This holistic approach is at the heart of Bradfield’s Classics offering throughout the curriculum. In Faulkner’s, a wider study of the ancient world incorporates studies in fate and prophecy, the role of the Ancient gods and what life in a Roman town was like for ordinary Romans alongside more traditional language teaching. GCSE pupils put their study of the language into action, delving deeper into Virgil’s poetry as well as some typically comedic Latin love poetry or sources which explore the delights and perils of travel in the Ancient World. Pupils looking for the challenge of studying Classics in the Sixth Form explore the Ancient World further, from Rome’s greatest villains to Greek Tragedy and Homer’s Iliad.

Exploring the ancient world has never been confined to the classroom here. Talks on topics ranging from the origins of the Romance languages, during which I was amazed by, amongst other things, a Linguistics professor’s ability to speak over 20 languages, to discussions of Ovid’s love poetry encouraged me to learn more about the Classics, and from different angles. The enrichment I enjoyed as a pupil continues to offer new and interesting perspectives on Ancient topics. This year we welcomed Dr. Jerry Toner who hosted a webinar on what we can learn about ordinary Romans and, when we are not in the midst of a global pandemic, a reinstated Sophocles Society, which I attended as a pupil, could provide an opportunity for current pupils to come together over a Greek-themed meal and read one of the great tragedies of Aeschylus, Sophocles or Euripides, or one of the comedies of Aristophanes.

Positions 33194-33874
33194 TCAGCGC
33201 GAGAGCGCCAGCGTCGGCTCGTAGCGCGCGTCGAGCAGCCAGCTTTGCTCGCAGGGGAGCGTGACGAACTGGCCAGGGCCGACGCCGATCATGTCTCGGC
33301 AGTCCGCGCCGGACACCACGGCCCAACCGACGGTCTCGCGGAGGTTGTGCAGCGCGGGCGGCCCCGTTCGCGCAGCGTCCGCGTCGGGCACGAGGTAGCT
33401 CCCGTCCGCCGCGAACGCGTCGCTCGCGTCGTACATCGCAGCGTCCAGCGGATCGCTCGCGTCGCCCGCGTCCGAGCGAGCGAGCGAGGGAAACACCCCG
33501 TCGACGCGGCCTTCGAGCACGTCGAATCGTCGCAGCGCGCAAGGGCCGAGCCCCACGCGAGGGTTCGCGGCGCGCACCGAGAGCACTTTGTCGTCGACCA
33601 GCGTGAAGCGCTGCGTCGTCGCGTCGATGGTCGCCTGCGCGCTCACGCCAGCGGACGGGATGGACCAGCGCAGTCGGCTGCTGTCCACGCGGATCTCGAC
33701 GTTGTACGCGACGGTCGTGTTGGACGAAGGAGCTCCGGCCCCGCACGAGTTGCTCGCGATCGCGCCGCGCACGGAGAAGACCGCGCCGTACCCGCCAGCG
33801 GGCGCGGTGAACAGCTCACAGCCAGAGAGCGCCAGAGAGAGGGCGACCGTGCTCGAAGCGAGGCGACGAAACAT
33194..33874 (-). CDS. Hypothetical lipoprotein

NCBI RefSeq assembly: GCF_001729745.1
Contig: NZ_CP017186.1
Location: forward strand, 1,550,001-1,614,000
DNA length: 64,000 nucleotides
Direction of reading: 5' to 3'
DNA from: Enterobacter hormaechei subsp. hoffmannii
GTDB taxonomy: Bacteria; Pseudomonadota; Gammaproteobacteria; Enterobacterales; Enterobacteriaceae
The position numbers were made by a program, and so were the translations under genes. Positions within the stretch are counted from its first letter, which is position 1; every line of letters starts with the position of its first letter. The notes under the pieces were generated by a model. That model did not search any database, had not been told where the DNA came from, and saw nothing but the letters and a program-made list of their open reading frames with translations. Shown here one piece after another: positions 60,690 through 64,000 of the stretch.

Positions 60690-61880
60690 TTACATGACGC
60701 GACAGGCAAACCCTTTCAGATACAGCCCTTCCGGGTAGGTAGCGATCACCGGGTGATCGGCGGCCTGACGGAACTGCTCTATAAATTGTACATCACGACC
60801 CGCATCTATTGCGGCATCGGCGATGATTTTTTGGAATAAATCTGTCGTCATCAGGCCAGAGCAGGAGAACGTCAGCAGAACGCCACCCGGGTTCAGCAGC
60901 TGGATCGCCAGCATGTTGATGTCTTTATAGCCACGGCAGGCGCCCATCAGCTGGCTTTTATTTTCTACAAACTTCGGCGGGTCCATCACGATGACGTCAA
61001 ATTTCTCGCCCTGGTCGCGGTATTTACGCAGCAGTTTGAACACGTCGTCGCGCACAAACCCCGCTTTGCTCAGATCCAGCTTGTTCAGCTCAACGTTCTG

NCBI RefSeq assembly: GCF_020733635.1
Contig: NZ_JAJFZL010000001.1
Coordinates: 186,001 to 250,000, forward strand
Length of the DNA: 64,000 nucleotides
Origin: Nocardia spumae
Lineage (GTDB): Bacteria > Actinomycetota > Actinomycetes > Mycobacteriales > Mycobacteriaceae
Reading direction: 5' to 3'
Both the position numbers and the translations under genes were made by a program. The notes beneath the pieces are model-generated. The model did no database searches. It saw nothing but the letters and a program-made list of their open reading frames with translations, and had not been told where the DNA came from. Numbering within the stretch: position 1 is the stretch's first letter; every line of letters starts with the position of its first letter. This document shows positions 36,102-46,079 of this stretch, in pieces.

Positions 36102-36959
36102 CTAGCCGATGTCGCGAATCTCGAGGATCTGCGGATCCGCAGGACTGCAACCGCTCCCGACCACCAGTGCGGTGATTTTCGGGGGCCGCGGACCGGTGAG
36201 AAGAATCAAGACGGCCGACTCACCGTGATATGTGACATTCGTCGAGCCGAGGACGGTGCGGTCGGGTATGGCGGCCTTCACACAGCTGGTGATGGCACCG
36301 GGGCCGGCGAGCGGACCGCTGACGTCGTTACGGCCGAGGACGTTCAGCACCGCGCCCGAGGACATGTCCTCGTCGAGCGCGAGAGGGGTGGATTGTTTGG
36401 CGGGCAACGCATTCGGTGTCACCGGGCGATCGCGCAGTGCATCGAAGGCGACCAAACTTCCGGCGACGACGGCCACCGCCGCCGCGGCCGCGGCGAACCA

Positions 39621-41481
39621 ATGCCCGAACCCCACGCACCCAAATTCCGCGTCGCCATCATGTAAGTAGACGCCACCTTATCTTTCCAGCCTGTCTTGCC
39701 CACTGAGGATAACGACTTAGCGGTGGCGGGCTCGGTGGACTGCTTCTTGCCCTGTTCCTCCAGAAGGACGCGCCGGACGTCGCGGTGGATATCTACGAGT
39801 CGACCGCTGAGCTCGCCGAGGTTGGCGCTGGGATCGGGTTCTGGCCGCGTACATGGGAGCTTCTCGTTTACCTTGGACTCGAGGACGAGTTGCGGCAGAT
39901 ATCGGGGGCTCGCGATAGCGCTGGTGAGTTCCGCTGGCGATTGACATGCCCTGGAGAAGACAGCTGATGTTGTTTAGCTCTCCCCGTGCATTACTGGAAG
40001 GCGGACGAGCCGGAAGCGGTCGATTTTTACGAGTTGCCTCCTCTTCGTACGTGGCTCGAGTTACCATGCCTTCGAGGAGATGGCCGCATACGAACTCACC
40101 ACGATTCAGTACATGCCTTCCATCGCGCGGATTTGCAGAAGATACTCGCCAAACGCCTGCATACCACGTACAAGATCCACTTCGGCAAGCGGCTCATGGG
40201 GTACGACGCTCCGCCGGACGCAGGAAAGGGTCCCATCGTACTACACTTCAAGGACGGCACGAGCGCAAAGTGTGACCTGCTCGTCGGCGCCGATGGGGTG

The study of Classics can also benefit pupils in other subjects across the Bradfield curriculum. To start with pupils will gain a greater grasp of both grammar and vocabulary. Over 60% of English words, and over 90% of vocabulary specific to STEM subjects, have Latin roots. As pupils’ vocabulary and understanding of grammar develops, so too will their ability to understand other languages. Latin is derived from the same group of languages, Proto Indo European, as not only French, Spanish and Italian but also Russian and Arabic. Furthermore, once they become confident exploring the Ancient World through its literature and history they will learn to ask questions, to draw conclusions and to support those conclusions with evidence, both orally and in writing, skills which can be utilised across a number of subjects during and beyond their Bradfield education.

Pupils here also have access to something which few other schools in the country can offer. Returning now as a teacher I look forward to being a part of the historic Bradfield Greek Play as it graces its century-old home once more, something I sadly missed out on as a pupil due to the renovations. Following acclaimed performances of Antigone, Persae and Alcestis, plans for the next production are already afoot. I can think of few better ways for pupils to fully immerse themselves in the classical world than through theatre; performing in the centre of our very own Epidaurus-style theatre performing in the Bradfield Greek Play. All this truly blends the classical with the modern.